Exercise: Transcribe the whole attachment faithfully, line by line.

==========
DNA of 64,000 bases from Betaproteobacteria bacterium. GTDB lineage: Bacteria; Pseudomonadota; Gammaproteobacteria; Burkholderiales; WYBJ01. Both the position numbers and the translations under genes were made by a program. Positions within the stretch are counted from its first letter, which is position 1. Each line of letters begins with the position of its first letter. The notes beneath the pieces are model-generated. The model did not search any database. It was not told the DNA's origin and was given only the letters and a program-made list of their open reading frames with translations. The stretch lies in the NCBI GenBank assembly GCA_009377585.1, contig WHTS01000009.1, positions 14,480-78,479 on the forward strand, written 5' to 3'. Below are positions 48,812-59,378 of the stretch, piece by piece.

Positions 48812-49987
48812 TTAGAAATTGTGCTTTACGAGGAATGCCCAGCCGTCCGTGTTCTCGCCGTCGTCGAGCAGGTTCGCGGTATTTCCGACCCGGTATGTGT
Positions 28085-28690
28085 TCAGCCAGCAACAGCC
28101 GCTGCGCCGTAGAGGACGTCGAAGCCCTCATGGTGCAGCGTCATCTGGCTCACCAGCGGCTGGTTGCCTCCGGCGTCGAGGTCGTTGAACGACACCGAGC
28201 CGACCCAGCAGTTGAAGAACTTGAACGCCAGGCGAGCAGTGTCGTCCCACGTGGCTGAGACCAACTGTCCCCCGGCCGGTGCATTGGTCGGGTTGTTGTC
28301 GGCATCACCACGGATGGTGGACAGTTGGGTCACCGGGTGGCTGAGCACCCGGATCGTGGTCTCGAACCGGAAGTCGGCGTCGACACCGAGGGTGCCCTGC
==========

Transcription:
DNA of 64,000 bases from Betaproteobacteria bacterium. GTDB lineage: Bacteria; Pseudomonadota; Gammaproteobacteria; Burkholderiales; WYBJ01. Both the position numbers and the translations under genes were made by a program. Positions within the stretch are counted from its first letter, which is position 1. Each line of letters begins with the position of its first letter. The notes beneath the pieces are model-generated. The model did not search any database. It was not told the DNA's origin and was given only the letters and a program-made list of their open reading frames with translations. The stretch lies in the NCBI GenBank assembly GCA_009377585.1, contig WHTS01000009.1, positions 14,480-78,479 on the forward strand, written 5' to 3'. Below are positions 48,812-59,378 of the stretch, piece by piece.

Positions 48812-49987
48812 TTAGAAATTGTGCTTTACGAGGAATGCCCAGCCGTCCGTGTTCTCGCCGTCGTCGAGCAGGTTCGCGGTATTTCCGACCCGGTATGTGT
Positions 28085-28690
28085 TCAGCCAGCAACAGCC
28101 GCTGCGCCGTAGAGGACGTCGAAGCCCTCATGGTGCAGCGTCATCTGGCTCACCAGCGGCTGGTTGCCTCCGGCGTCGAGGTCGTTGAACGACACCGAGC
28201 CGACCCAGCAGTTGAAGAACTTGAACGCCAGGCGAGCAGTGTCGTCCCACGTGGCTGAGACCAACTGTCCCCCGGCCGGTGCATTGGTCGGGTTGTTGTC
28301 GGCATCACCACGGATGGTGGACAGTTGGGTCACCGGGTGGCTGAGCACCCGGATCGTGGTCTCGAACCGGAAGTCGGCGTCGACACCGAGGGTGCCCTGC